Very good! Please tell Chuck that he did an excellent job. There is only one point that I need to raise. Tamra and Gitara would not be wearing robes. The descriptions of their dresses and jewelry can be found in the book. I appended a note to that effect in the note on the relevant panel, and I'm sending you this version back. Once that change is made, I'm good to go with this script.
Thanks. All my best,
To: Les Dabel
Sent: Friday. March 26, 2004 11:57 AM
Subject: Re: Final Corrections
Very good! I added a note, for the Trollocs at the end, and corrected a few typos—he where it said eh, changing would to what in one place where it was plain that what was needed and would made no sense, adding or removing the occasional s to a word, such as horses for horse, where appropriate—but that was all minor stuff. Go with it.
As for the ageless look, I have always imagined it as being a difficulty in setting an age to the woman. You glance at her the first time and think she's 40, but the next instant, you think she can't be more than 20, and you just can't settle on where she belongs in age bracket. If you try the idea about combining the two faces, I suggest using 20 and 40, not 50. But do you then end up with a face that simply looks 30? I wish I could give you more guidance or a good suggestion. It's a lot easier when I only have to envisage the image in my head.
Take care, Les. All my best,
To: Les Dabel
Sent: Wednesday, March 31, 2004 3:03 PM
Subject: Re: Characters
I'll get onto the additional characters ASAP.
Here are my comments on the new images.
The Aiel is very good except for the boots, which still need to look more like Apache moccasins. That is how they are described in the main sequence books, a soft, laced boots. The coat is much better. As a note, remember that the Aiel average about 6'2" for a man, about the same as the Masai. There are plenty of them as tall as Lan and Bukama, and a few taller. An Aiel man who is 5'10" tall would be considered short by himself and by other Aiel.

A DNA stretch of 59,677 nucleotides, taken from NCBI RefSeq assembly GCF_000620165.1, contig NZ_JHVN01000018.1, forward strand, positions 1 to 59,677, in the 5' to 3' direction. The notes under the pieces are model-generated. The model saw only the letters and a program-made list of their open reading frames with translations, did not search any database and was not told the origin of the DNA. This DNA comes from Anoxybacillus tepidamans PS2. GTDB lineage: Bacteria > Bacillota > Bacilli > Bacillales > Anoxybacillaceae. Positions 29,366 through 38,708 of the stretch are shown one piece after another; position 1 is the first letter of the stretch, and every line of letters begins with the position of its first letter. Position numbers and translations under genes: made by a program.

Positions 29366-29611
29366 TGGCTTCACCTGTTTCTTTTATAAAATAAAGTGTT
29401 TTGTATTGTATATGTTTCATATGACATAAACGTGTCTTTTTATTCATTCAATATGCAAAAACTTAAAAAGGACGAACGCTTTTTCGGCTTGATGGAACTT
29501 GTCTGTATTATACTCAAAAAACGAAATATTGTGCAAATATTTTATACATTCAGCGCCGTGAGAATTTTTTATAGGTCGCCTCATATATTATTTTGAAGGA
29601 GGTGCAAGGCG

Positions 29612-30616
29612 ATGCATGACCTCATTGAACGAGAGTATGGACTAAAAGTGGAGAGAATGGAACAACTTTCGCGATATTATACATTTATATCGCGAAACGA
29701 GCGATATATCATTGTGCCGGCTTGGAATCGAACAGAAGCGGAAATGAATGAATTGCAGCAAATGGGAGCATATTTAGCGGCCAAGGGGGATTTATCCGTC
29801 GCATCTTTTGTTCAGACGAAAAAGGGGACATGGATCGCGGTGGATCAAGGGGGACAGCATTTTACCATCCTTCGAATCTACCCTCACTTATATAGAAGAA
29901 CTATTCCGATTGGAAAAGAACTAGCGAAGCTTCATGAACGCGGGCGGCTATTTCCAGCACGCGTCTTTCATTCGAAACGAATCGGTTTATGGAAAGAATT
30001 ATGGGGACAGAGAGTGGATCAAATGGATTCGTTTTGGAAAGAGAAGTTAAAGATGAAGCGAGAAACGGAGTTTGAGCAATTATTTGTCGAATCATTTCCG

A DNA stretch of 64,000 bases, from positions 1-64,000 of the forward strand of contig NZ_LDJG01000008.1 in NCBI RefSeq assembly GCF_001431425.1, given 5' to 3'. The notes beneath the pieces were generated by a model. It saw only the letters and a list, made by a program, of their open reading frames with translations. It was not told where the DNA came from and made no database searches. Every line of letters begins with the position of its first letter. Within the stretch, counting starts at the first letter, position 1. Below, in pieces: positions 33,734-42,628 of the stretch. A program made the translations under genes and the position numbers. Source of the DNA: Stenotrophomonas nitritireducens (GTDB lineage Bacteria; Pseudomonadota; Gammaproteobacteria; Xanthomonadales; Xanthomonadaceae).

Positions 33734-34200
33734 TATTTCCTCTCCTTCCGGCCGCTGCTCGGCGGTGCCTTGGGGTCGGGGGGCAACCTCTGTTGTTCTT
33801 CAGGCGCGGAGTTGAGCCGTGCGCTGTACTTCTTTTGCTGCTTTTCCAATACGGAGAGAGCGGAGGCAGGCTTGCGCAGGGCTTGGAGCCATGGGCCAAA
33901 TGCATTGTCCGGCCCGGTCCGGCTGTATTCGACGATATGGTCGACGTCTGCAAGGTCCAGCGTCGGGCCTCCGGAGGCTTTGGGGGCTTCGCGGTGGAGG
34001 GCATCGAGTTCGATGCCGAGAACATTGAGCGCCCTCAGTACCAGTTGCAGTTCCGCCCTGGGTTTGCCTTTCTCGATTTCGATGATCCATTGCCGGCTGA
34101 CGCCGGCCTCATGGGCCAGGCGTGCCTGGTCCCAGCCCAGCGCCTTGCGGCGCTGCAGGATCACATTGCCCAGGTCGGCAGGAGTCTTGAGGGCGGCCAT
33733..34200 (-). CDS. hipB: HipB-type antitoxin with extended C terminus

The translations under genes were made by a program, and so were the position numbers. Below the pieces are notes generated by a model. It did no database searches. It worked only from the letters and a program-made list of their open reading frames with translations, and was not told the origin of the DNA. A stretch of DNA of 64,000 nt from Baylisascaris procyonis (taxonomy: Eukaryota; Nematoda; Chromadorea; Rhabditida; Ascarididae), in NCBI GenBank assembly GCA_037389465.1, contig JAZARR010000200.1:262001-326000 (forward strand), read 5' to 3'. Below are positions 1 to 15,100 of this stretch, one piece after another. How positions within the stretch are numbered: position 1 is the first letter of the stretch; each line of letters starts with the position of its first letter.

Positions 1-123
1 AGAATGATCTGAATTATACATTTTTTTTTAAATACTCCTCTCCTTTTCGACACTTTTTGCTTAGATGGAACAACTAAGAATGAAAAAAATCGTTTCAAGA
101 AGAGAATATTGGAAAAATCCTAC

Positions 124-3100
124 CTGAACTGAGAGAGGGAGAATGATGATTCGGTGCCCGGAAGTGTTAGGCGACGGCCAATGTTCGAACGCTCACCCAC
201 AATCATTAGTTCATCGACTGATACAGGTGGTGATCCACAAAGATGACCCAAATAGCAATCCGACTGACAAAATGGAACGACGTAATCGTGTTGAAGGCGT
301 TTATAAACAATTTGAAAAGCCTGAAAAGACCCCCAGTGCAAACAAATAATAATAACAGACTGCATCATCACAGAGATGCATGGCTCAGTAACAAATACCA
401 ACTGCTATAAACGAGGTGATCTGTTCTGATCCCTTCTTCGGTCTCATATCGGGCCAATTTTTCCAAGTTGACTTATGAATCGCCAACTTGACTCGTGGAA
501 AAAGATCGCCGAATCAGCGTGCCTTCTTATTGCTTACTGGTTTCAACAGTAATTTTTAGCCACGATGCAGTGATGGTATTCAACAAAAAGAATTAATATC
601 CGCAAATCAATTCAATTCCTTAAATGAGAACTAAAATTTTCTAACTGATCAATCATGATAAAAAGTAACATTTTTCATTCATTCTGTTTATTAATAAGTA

The eagle-beak Trolloc is very good. It was a small thing, but the devil is in the details, and Trollocs just don't get ornamentation on their weapons. Plain—so to speak, despite all the hooks, etc—functional, and not a lot of effort into making them look good. They aren't exactly crude—crudely made weapons just don't usually function as well as well-made ones—but they are never fancy.
Cadsuane. This is not so good. She looks too old and too thin, almost gaunt. Her dress is way too frilly for Cadsuane, and it shows way too much cleavage. Her garments are silk, but cut simply. When she has lace, it's just a touch, perhaps at the neck and cuffs, but she more likely doesn't have any lace at all. She's a woman who does a lot of traveling, and she wants clothes that are easy to care for and can be tended by a poorly trained maid at some country inn. The cross-lacing is off. Dresses in this world almost always button up the back. And Cadsuane is more likely to have a high neckline than not. She makes no efforts to appear in the highest or latest fashion, nor does she try to impress other women with her clothes or jewelry, or to attract men; she's too busy for such foolishness, as she sees it. She is quite impressive enough being who she is, thank you very much. The hair ornaments also appear to be attached to one another, which they aren't. Each one of the ten ornaments hangs from its own individual hairpin. The bun should be right on top of her head, not toward the back.